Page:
Fitness + Outdoors
World Series tickets are going for upwards of $500 for standing room only. Bleachers? $900.
You can get a prime seat in McCovey Cove for less than $100, but it involves kayaking. We're sure it'll be crowded in those waters, but it's certainly an appropriately San Francisco way to take in our first World Series in 8 years.
Welcome to "Transported," our new weekly series about getting places in San Francisco, whether you take the bus or the BART, bike or drive. Come here to find the skinny on secret parking spots, the new bike lanes and how to get across town on Muni without losing your mind.
So, you've finally caved, ditched Muni for good and gotten yourself a bicycle. You want to learn to bike the city without getting killed, right? First tip: Wear a helmet. Here are some more to get you started.
Easy bike routes to practice your skills:
The world-famous Wiggle is a gradually-climbing route that zig zags through the city and has long been used (on foot and on horseback) as an easy way to navigate San Francisco. It starts at the Ferry Building and takes you through major neighborhoods like downtown, the Castro, Panhandle, the Haight and Golden Gate Park. Use Market Street's new green bike lanes until you hit the Castro and Lower Haight. You'll be on Fell Street, a high speed, one-way road, for only one block before you hit the Panhandle, which will take you to Golden Gate Park. Once you're in the park, relax and enjoy the scenery.
Ditch the treadmill and track for these five urban trails that wind through the great outdoors.
Trail running doesn’t get any more majestic than this. To avoid the tourists ogling the “Steep Cliff” signs, head to the Lands End Trail in the early morning (be prepared for fog). Enter the trailhead around the Legion of Honor, and run the wide-ish path atop of the windswept coastal cliffs. The run is moderate, save for some blood-pumping staircase action. The views are definitely worth the pain. parksconservancy.org
I'm on a boat! Kayaks and canoes count. Head to these paddling spots for some open-water action.
The hottest trend in yoga? Not paying if you don't want to. Donation-based yoga's been around for a while (check out this April article in the New York Times on the trend) and has swept many Bay Area studios with its come-one-come-all mentality.
Rusty Wells, local yoga-master (he's got a cultish following) and recent Wanderlust Festival instructor, just released the first of a video series explaining the ethos behind his donation-based Urban Flow Yoga studio.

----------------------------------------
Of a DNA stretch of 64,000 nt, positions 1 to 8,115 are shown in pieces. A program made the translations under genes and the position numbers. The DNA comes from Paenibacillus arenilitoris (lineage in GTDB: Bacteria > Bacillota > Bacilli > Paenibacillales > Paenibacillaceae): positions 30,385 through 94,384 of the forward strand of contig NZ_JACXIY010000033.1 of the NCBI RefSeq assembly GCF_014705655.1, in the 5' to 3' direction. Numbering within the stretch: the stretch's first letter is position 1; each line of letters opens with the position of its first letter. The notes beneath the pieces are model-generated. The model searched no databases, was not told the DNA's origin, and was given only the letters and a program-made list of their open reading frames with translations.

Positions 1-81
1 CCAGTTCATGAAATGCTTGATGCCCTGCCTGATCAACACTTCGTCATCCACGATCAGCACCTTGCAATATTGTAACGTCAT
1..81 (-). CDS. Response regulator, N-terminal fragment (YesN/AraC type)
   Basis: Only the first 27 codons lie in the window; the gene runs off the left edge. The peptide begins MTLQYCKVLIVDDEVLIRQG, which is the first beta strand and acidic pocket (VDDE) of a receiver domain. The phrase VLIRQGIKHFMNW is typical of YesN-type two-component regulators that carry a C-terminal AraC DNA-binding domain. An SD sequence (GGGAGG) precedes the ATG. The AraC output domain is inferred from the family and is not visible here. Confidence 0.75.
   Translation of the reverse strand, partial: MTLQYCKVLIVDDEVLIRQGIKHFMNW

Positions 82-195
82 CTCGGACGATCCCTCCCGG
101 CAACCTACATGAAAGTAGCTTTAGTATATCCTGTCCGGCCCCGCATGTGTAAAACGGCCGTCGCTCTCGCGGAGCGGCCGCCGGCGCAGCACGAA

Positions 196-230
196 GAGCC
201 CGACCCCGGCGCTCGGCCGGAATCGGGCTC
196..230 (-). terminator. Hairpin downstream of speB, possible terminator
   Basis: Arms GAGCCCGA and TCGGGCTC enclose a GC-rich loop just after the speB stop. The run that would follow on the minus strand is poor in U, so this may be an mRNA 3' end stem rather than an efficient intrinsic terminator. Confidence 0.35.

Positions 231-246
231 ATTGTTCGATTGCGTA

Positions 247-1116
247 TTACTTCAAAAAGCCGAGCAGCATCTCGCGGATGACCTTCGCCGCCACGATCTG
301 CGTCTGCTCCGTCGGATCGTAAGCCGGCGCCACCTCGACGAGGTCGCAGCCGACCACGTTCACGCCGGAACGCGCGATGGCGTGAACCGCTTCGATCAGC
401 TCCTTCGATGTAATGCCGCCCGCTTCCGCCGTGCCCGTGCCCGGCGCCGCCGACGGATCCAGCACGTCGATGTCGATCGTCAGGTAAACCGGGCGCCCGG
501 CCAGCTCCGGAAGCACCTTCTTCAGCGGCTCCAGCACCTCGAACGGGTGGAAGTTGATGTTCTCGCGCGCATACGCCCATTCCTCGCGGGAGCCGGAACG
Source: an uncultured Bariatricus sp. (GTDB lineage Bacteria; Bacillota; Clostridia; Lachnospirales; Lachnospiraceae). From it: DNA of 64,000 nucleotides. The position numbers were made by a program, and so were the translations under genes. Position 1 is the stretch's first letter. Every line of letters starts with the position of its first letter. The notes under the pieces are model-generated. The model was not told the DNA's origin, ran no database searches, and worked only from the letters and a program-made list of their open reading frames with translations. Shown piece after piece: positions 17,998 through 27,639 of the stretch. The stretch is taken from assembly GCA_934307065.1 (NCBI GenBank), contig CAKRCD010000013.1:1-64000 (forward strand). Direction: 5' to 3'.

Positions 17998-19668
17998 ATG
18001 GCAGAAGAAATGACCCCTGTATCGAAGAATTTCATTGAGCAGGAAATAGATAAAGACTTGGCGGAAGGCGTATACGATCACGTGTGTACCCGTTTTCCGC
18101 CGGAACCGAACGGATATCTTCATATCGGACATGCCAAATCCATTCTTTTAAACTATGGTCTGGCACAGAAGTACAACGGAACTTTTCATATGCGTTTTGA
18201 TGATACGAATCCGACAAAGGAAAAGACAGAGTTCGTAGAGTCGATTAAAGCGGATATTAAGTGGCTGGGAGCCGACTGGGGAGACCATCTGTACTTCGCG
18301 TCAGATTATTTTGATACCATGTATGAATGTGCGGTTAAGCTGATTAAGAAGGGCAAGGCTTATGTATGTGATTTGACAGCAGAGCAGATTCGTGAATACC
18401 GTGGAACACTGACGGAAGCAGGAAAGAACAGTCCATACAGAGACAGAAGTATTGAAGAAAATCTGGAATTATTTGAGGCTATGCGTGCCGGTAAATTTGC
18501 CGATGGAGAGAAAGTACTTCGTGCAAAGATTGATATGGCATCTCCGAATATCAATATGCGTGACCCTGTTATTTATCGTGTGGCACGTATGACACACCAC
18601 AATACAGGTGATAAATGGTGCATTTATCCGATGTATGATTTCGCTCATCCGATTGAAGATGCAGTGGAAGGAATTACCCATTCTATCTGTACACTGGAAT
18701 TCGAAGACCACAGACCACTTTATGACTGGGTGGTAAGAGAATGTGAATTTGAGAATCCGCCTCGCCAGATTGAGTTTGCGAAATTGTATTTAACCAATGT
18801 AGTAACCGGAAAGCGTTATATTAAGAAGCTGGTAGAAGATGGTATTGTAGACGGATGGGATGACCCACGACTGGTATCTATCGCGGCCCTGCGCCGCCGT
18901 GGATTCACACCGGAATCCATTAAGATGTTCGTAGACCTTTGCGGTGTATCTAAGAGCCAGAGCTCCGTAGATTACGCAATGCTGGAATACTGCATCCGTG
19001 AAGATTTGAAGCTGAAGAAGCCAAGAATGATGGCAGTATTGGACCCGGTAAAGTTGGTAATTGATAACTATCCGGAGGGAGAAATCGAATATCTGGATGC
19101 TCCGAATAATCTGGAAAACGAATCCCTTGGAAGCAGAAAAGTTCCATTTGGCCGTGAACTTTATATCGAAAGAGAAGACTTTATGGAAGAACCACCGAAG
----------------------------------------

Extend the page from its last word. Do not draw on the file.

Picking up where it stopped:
With all the "it's like being one with the ocean" talk, it's somehow a disconnect to view surfing as harmful to the environment. But the petrochemicals used in the foam of many boards can be nasty stuff. California Home+Design takes a look this month at San Francisco's Hess Surfboards and their mission to build better, cleaner and longer lasting boards.
Mission-based Alite Designs is trying to bring the sexy back to camping, and has a few tricks up its sleeve to do so.
Creative Director Tae Kim, a former North Face design director, is determined to get city-dwelling young people away from their computers, cell phones and 9-to-5 jobs and into the wilderness. But where does the "innovation" step in? Enter the "Sexy Hotness" sleeping bag ("the perfect sleeping bag for making love in the woods"), their Monarch Butterfly camping chair ("packs down to the size of a very large burrito"), their "In-Law Outlaw" tent (excellent for couples on cozy get-aways), or any of their totally styling backpacks and outdoorsy dog accessories.
In early June, Alite Designs hosted a singles event at Bloodhound Bar in SOMA, and on Friday, August 27 Alite Designs is putting on a "camp-in" movie night at Sports Basement where they'll show Stand By Me and serve beer and snacks.
Snagging a good campsite among Bay Area redwoods is about as easy as getting a parking spot in North Beach. But head to Butano State Park and, with a little help from a hike, the odds swing heavily in your favor. Butano is a park less traveled, and a 5.5-mile hike-in leads to a sweet reward: a tranquil trail camp among redwood trees. Make your way by heading up lush Jackson Flats Trail and exposed Canyon Trail. It’s a bit of a climb, but the effort is worth the huff and puff. Butano’s Trail Camp was just cleaned spic-and-span by the Boy Scouts (they even added log tables to most of the sites). Most of the sites are the size of a studio apartment—but #8 is more like a two-bedroom!
Rugged headlands, brushy hillsides, piney ridges, and pocket beaches—Point Reyes is a soul-soothing stretch of California coast that's less than half a gas tank from San Francisco. And when the day-tripping tourists leave, you've got it virtually to yourself. Accessible only by a 2- to 5-mile walk, Point Reyes' hike-in campgrounds are the best way to experience the Bay's favorite coastal wilderness wonderland. Grab one by reserving ahead or sacrificing some sleep (see below). Coast Campground is only a 1- to 2-minute walk from sublime Santa Maria beach, which is nearly vacant toward the end of the day.